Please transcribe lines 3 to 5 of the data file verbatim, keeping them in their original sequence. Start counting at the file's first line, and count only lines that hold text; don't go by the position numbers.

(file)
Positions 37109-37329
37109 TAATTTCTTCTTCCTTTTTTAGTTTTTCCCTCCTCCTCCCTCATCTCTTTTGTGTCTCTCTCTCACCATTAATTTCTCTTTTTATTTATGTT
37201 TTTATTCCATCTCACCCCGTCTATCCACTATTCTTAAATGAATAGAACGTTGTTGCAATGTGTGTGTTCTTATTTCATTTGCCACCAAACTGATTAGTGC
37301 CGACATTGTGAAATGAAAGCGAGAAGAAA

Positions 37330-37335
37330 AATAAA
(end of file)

37201 TTTATTCCATCTCACCCCGTCTATCCACTATTCTTAAATGAATAGAACGTTGTTGCAATGTGTGTGTTCTTATTTCATTTGCCACCAAACTGATTAGTGC
37301 CGACATTGTGAAATGAAAGCGAGAAGAAA

Positions 37330-37335